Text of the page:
Posted by: Rachel | June 6, 2011

Expanding their Horizons

It’s a beautiful morning outside and I’ve already picked the strawberries and made myself the most delicious breakfast known to mankind: Graham crackers, fresh strawberries and milk. It’s also good any other time of the day, not just breakfast time. Lunch, for supper, for dessert, even a bedtime snack.

I love this stuff

So I’ve been thinking lately about one of my favorite things about Motherhood. I love teaching my children new things and opening their eyes to the world that is all around us.

Our family is planning a day-trip to Philadelphia to visit my youngest brother who lives there. I had told the girls that someday we could go there on the train because they have long wished to have a train ride. But we are going to take the minivan this time since we have some sightseeing we wish to do while in Philly. So the other day as the girls and I were going to an appt. we were discussing the upcoming trip and I told them we may not take the train this time, but that maybe we can ride the subway while we are there. And then I answered lots of questions about subways. I told them how they are underground, and Lainey thought that would be scarey. They wanted to know how you get down in the ground, and how you get on the subway, and how you buy the tickets since I told them you need tickets to ride. And so I told them all I knew from my vast knowledge that I gathered on the grand total of two (maybe three) times that I’ve been on the subway. And they were quite impressed, I think. When we got to our appt. Lainey said, ‘this ride was full of questions!’

Last week Alaina saw a picture in the newspaper of someone pole vaulting. She asked me what that guy is doing and as I tried to explain I realized how hard pole vaulting is to describe to a seven year old. But oh, how lucky we are to live in the wonderful age of YouTube! I went to YouTube and typed in ‘pole vaulting’ and showed the girls the best pole vaults of all times. And it wasn’t just the girls that learned something about pole vaulting, I did too. Some of those guys are AMAZING. Later that day we were out in the yard and Rhiannon did something that I thought was supposed to be a cartwheel but then she said that she’s doing what the guys on the computer did, but she doesn’t have a stick. How cool is that?! I love teaching them things like this and seeing them take the information and use it in their little happy lives.

On Sunday evening Alaina was on the swingset and she would twist her swing around and around and then when it would unwind she would spin like a crazy toy top.

This picture is actually from last summer. Here she has the swing all twisted up.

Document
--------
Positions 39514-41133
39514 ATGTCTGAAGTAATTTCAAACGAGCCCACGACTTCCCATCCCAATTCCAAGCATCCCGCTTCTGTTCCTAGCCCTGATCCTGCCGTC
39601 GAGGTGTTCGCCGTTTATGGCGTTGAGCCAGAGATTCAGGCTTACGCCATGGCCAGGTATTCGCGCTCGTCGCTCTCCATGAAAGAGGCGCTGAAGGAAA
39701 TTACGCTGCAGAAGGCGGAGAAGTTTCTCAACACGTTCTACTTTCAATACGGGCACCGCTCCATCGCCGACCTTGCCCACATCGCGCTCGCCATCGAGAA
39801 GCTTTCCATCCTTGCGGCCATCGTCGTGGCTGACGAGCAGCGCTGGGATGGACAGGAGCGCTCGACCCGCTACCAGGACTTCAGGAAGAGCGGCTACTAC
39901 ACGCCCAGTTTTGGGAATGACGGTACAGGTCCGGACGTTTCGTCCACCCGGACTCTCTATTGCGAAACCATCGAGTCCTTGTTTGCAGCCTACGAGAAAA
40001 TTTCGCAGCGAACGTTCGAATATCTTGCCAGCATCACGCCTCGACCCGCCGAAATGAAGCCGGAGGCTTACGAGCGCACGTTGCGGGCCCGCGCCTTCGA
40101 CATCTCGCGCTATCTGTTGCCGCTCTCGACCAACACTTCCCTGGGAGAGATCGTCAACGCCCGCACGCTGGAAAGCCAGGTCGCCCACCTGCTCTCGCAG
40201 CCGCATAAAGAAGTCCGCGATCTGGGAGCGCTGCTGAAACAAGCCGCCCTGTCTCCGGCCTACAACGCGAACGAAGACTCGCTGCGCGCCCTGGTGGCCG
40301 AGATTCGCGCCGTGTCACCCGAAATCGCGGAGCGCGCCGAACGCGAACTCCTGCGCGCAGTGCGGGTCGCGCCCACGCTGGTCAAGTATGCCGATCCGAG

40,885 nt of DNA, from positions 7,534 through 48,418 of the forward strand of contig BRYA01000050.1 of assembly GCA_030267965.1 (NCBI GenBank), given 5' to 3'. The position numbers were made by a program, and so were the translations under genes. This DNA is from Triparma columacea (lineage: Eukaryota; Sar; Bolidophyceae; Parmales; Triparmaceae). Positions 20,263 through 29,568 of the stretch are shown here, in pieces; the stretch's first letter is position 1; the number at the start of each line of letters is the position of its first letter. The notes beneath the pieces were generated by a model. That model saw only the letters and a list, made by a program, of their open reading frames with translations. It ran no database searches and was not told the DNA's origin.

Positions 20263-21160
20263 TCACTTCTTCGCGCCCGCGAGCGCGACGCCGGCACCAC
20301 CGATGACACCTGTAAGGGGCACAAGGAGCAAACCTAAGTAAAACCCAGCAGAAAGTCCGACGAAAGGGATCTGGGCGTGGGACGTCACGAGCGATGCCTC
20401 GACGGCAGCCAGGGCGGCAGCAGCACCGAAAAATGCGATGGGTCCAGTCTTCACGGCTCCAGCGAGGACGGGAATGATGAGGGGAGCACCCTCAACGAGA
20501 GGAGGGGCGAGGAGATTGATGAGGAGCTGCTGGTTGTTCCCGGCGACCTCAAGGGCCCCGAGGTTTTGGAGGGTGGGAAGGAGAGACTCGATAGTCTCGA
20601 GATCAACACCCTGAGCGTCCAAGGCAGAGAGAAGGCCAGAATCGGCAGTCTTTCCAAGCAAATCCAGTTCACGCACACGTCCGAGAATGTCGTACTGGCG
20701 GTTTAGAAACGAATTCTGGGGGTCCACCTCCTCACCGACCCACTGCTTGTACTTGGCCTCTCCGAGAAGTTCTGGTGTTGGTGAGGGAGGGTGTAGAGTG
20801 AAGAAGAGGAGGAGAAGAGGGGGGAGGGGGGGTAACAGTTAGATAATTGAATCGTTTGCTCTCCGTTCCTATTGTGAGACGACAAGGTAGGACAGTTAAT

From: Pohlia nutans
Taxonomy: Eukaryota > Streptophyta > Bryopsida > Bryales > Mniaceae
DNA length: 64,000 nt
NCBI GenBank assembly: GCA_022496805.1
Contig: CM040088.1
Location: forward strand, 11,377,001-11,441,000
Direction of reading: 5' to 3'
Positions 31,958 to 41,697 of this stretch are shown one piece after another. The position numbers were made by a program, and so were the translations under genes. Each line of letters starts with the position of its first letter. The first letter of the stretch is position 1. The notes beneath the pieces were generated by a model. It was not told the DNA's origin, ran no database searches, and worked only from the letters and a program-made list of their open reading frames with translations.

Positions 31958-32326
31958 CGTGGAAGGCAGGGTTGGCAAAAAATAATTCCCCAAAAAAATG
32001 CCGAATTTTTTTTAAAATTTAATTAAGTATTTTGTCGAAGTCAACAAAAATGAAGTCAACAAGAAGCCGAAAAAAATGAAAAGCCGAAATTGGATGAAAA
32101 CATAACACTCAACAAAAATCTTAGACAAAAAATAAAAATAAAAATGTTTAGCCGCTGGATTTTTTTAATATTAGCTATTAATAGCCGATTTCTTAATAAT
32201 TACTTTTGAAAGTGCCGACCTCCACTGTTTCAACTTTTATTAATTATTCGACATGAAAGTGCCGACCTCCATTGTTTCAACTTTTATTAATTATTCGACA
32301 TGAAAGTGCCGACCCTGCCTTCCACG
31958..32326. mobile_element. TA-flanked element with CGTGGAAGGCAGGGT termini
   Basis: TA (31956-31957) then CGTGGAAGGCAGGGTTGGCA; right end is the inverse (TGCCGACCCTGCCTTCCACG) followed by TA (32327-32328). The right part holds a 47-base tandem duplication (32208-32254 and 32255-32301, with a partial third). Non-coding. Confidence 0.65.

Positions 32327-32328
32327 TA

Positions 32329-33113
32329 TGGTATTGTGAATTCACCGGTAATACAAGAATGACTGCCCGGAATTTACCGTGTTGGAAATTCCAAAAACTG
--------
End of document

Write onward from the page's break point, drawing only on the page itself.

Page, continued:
After one un-winding she said that she didn’t go very fast that time. And then my brains started whirling and I remembered how I once read about figure-skaters. You know when they do their twirls how they go around really fast and then slow down again. The article that I had read said that when they pull their arms in tight to their body they go around faster. To slow down they move their arms and legs out again. And I decided the same idea must work when you are twirling on the swings. If you don’t have your legs pulled in tight you won’t go as fast. So I tried to explain this concept to her; I don’t think it she totally understood but hopefully I planted a small seed of knowledge in her head.

Here she is unwinding the swing.

Being a parent is really one big teaching session. We try to teach them the major things they need to succeed in life: Respect, kindness, patience, love, ethics, etc. And while a knowledge of pole vaulting and riding the subway may not be essential to success in life, I love how they have a genuine desire to know about these things. They ask questions and drink in what I tell them (which they don’t do when I try to tell them about the science of cleaning up, or washing dishes.)

Something I would like to teach them is about different ethnic foods. I personally don’t care for lots of different foods but would like if my children would grow up thinking that not all food should taste like American, or Pennsylvania Dutch cooking. One week I made tacos and quesadillas. (Spell check doesn’t like Quesadilla) I told them the very tiny bit that I knew about Mexican food and showed them on our globe where Mexico is located. I had good intentions of also making Indian or Chinese cuisine and teaching them about those places but never got that far. I’m sure it doesn’t help that I don’t like Chinese food or Indian food. I remember going to an Indian restaurant with my friends once when I was in high school. I think it was the LemonGrass. I didn’t want a single thing on the menu. It all sounded yucky. But I guess if I want my children to eat it I better find something I like. So if anyone has any ethnic recipes that are good for children let me know.

I’ve never felt like the kind of person that just LOVES being a mother. Like my sister-in-law, she seems to have no life outside of her husband and children, I’m not demeaning her, just saying. But I think she loves it, I don’t think she wishes for more. And that will never be me.  Don’t get me wrong, I love my children and husband but I also have goals and dreams that could exist without them. The mundane parts of motherhood don’t fulfill me. Maybe that’s wrong but I believe it’s the truth. But something that gives me great joy and makes me love being a mother is seeing my children’s eyes widen as they learn new things, to hear the wonder in their voices, to see their brains working ovetime to process some new information.

ps. this was written several days ago, I just didn’t get it posted until now.


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